Look for future issues to discuss legislation impacting university Intellectual Property.
How We Pay for College
Sallie Mae, the financial services giant specializing in education, recently published a survey How America Pays for College 2012, that provides insights on the cost of education, peoples’ views on the cost and worth of education, and how the cost is impacting students’ decisions. Some highlights (as quoted directly from Sallie Mae’s website) include:
- 83% of college students and parents strongly agreed that higher education is an investment in the future, college is needed now more than ever (70%), and the path to earning more money (69%).
- Drawing from savings, income and loans, students paid 30% of the total bill, up from 24% four years ago, while parents covered 37% of the bill, down from 45% four years ago.
- The percentage of families who eliminated college choices because of cost rose to the highest level (69%) in the five years since the study began. Virtually all families exercised cost-savings measures, including living at home (51%), adding a roommate (55%), and reducing spending by parents (50%) and students (66%).
- In 2012, families continued the shift toward lower-cost community college, with 29 percent enrolled, compared to 23 percent two years ago. In fact, overall, families paid 5 percent less for college compared to one year ago.
- 35% percent of students borrowed education loans to pay for college: 25% borrowing federal loans only, 9% using a mix of federal and private loans, and 1% tapping private loans only.
Algebra: The Debate Continues.
The debate over the value of algebra (and the push for advanced STEM education for all students) continues since the first opinion piece by a political science professor, Andrew Hacker, published “Is Algebra Necessary?” in the NY Times. Mr. Hacker opined that the conventional wisdom the all students must take algebra is wrong. In rebuttal, The Washington Post education blog published a post by Professor Daniel Willingham entitled “Yes, algebra is necessary.” The Washington Post blog recently published another post from cognitive scientist Roger Schank entitled “No, algebra isn’t necessary-and yes, STEM is overrated.” Schank argues “We can teach people the skills they need if we allow them to choose what interests them and then teach them to predict, evaluate, diagnose, etc., within their area of interest. Teaching algebra and then hoping those skills will transfer to other areas of life is simply fantasy…”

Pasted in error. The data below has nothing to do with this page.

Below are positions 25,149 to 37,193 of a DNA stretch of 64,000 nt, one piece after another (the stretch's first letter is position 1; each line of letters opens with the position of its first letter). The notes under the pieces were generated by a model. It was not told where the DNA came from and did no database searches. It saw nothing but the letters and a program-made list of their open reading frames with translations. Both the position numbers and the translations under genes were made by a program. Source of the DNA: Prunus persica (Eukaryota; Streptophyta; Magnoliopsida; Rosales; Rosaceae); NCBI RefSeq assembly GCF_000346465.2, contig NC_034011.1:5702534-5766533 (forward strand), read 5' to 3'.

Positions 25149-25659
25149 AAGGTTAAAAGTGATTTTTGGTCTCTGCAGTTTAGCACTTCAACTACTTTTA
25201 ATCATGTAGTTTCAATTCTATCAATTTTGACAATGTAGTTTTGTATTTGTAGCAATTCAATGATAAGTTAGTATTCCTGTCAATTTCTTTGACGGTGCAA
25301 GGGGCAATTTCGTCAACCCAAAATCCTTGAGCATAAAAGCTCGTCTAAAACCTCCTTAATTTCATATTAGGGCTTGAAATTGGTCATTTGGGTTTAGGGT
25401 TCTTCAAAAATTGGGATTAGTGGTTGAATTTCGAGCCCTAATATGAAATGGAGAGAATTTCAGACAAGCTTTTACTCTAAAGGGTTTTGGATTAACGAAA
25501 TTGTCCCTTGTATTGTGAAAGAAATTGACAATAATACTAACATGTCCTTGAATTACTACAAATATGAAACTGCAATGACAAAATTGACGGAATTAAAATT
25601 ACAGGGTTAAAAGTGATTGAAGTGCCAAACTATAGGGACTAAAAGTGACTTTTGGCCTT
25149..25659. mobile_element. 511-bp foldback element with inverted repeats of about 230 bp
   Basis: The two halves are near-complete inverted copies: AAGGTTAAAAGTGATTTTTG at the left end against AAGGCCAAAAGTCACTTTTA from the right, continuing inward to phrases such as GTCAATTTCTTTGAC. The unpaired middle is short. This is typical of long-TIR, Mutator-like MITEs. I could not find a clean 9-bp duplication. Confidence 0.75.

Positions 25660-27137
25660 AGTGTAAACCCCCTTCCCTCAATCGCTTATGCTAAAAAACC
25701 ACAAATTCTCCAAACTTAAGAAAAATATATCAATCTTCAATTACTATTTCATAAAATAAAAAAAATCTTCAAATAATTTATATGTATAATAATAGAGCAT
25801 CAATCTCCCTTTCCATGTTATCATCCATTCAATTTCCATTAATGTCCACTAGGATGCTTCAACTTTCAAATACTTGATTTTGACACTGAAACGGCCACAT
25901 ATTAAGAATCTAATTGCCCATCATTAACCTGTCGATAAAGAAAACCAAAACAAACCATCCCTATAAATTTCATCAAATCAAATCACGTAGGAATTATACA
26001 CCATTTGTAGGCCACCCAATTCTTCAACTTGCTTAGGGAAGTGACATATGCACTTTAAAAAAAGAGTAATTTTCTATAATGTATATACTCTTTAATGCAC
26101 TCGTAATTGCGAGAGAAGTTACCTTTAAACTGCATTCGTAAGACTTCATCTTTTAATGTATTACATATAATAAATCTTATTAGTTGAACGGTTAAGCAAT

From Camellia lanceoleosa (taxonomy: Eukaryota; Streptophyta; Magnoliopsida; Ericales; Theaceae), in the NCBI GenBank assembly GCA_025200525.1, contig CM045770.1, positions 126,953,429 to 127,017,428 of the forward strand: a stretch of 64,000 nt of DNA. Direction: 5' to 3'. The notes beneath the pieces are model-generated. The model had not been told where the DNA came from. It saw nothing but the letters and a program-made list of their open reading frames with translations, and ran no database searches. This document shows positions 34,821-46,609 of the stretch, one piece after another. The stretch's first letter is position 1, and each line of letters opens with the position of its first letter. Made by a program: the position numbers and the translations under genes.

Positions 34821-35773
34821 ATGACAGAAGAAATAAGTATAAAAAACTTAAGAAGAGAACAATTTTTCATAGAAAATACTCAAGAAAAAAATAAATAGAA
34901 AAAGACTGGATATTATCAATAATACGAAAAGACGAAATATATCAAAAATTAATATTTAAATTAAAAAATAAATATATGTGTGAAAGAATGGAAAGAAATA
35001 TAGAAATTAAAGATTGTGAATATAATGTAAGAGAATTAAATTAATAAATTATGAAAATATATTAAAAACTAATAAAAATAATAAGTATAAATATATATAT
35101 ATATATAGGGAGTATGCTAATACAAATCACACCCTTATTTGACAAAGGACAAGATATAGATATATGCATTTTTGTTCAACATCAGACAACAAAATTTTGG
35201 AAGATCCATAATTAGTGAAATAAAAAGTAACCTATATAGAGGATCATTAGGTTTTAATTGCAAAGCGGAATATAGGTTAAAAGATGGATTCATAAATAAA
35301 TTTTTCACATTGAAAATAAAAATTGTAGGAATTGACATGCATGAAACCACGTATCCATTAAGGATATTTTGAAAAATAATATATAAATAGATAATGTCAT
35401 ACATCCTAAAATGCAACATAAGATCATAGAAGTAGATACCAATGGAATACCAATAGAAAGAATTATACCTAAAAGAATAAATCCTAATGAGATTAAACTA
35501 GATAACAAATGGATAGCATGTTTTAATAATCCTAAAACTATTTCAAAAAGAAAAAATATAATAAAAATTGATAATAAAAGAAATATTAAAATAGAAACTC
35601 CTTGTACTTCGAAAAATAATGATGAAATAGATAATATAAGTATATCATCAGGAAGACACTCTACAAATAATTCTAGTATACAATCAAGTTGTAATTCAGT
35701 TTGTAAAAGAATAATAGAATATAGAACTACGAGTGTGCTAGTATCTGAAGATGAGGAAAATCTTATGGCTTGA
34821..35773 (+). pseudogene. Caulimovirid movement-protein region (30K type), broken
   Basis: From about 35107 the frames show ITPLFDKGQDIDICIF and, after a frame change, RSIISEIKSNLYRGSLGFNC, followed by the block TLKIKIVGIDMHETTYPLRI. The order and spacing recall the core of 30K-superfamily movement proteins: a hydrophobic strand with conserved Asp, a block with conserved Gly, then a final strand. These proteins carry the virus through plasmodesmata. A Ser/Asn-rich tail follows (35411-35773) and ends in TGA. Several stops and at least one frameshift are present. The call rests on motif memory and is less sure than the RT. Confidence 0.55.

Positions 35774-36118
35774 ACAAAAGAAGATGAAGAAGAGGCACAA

AUTM: Universities and IP Revenues
The Association of University Technology Managers (AUTM) recently released its US Activities Licensing Survey for FY2011, which is an annual survey on the state of university intellectual property. This year the data was compiled from responses from over 150 universities, 28 research institutes and hospitals, and a single third-party technology investment firm. Key highlights from the AUTM survey, as laid out in its Highlight document include (percent changes compared to FY2010):
–Running royalty (royalties on product sales): $1.5 billion (+5%)
–19,905 total U.S. patent applications filed (+6 %)
–13,271 new patent applications filed (+11%)
–4,700 issued U.S. patents (+5.2%)
–4,899 licenses executed (+14%)
–671 startup companies formed (+3%), 487 of which had their primary place of business in the licensing institution’s home state (-2%)
–591 new commercial products created (-10%)
Constitutional Challenge to the Patent Law
While the Leahy-Smith America Invents Act (AIA) passed overwhelmingly in Congress, it did not escape serious criticism from various sectors, including small, independent inventors. On-going concerns with the AIA are addressed in a recent NY Times article about a lawsuit filed by a small inventor questioning the constitutionality of the “first to file” provision of the law.
Center for American Progress (CAP) report on Competiveness: The US, India, & China
A recent report from CAP,“The Competition that Really Matters: Comparing U.S., Chinese, and Indian Investments in the Next-Generation Workforce”advocates for increased investment in education as a means of staying ahead of our rapidly advancing global competitors, especially China and India. Without a skilled and educated labor force, innovation will become more difficult and impair our Nation’s economic success.